2020 Audi R8 LMS GT2
The Goodwood Festival of Speed is a great place to go if you want to see some of the world’s most revered racing cars of the past as well as a vast array of modern machinery and peeks into the future. The festival that takes places annually since 1993 on the grounds of the Goodwood House is also the place favored by some manufacturers to unveil their new products. The 2019 edition was chosen by Audi as the perfect occasion to pull the wraps off Audi Sport’s latest creation: the 640 horsepower Audi R8 LMS GT2, the most powerful racing car Audi has ever sold through its Customer Racing department. It’s designed for a new formula of Grand Touring racing that slots between GT3 and GT4 and caters for amateur racers looking for hight output machinery that’s quick down a straight line and easy to manage through the twisty bits.
Audi is a pragmatic company. Audi doesn’t put out a product for a class it doesn’t think will succeed. When Audi finally built a GT3-spec car, the class had been around for three full seasons, and it showed no signs of slowing down with more cars joining in (that same year Alpina debuted a B6-based contender, for instance) at a steady pace. Then there was the R8 LMS GT4, the GT3’s baby brother, its more pedestrian relative that is still tremendously fast (it puts out somewhere between 580 horsepower and 600 horsepower sans limiter, as much as the GT3 car without restrictions) and also expensive.
The RS3 LMS followed suit, the first sedan built by Audi Sport, one that, again, was built to be raced in a burgeoning category: TCR Touring Cars. The RS3 arrived in 2017, three years after the TCR format was first introduced. This is what makes the R8 LMS GT2 the odd one out. It’s the first Audi Sport-built car to be launched before any cars built to this ruleset ever took the track. So Audi must already know that it will be a success.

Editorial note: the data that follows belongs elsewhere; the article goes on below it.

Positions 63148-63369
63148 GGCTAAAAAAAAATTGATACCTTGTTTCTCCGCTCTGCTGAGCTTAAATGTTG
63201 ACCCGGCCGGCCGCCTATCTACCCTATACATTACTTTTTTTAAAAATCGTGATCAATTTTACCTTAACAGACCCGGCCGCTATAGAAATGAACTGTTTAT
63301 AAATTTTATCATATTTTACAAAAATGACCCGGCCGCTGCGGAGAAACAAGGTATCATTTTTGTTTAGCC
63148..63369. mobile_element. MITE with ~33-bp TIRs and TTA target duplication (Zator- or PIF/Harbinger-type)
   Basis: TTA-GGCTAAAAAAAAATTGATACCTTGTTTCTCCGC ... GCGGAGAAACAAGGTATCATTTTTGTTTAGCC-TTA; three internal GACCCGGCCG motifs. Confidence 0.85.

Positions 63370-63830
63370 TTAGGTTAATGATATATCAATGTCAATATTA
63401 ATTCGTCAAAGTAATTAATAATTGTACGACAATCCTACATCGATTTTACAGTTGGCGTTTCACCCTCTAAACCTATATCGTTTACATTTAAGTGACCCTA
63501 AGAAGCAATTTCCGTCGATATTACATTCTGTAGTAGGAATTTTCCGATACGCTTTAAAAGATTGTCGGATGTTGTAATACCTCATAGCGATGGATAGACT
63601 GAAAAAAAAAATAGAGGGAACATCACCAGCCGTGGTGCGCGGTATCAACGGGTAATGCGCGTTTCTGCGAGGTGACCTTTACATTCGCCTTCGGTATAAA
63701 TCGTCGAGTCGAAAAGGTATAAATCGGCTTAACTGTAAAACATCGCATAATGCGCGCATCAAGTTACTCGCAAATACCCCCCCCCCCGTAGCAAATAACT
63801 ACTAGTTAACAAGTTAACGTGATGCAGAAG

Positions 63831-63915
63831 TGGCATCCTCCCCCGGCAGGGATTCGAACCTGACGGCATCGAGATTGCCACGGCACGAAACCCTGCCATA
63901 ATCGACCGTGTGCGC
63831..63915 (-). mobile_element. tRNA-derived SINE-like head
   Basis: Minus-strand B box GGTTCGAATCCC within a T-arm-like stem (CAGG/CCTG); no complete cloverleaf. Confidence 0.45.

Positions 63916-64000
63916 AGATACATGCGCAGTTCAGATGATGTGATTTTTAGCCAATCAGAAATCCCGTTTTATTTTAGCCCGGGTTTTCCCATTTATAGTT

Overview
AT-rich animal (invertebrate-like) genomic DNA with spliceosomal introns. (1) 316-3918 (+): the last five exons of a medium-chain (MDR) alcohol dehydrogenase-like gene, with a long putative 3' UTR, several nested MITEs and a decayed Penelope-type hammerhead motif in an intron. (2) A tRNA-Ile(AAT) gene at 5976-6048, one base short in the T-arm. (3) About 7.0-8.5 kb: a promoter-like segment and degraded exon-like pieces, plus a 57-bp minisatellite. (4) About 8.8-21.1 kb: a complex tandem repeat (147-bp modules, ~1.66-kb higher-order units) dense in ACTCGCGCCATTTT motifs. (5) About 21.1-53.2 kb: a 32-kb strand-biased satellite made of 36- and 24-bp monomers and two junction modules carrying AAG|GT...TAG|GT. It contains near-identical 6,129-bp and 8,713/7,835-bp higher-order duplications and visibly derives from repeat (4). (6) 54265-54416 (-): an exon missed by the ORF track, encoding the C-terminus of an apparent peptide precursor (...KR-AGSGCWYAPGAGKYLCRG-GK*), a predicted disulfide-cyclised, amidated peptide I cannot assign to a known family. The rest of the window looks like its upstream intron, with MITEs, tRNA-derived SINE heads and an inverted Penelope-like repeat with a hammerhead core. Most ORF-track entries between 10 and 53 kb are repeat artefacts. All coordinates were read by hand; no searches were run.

The 2020 Audi R8 LMS GT2 Is the R8 We Deserve For the Road But Can’t Have
The 2019 Goodwood Festival of Speed was the stage for many impressive firsts and among them has been the worldwide debut of Audi Sport Customer Racing’s latest product, the ludicrous Audi R8 LMS GT2. With 640 horsepower, it’s faster than its GT3 and GT4 brethren but, somehow, it slots in between the two. Audi Sport says it’s the most potent car to come out of the Customer Racing program, and you’ll be able to see it on track next year as Stephane Ratel Organization (SRO) will allow the GT2 class to compete in series like the GT Sports Club in Europe and the GT World Challenge America across the Atlantic.
Racing has a tendency to become more and more expensive as time goes on. The pattern is as follows: a sanctioning body or a championship organizer proposes a new ruleset for a new category that’s supposed to replace an older, prohibitively expensive one. Everyone involved is happy, the new class is launched, it becomes popular, and as it starts to gain momentum, the cars evolve pushed by factory involvement and, in a matter of years, they become too expensive, and we’re back to square one. This is, broadly, what happened with the (still) highly popular GT3 formula that turned, from one category catering for amateur drivers, to one that comprises the bulk of today’s leading sports car and luxury car manufacturers, many of them pouring serious amounts of money in developing race cars able to win on the world stage. Let’s see how GT2 plans to fix this issue. In a way...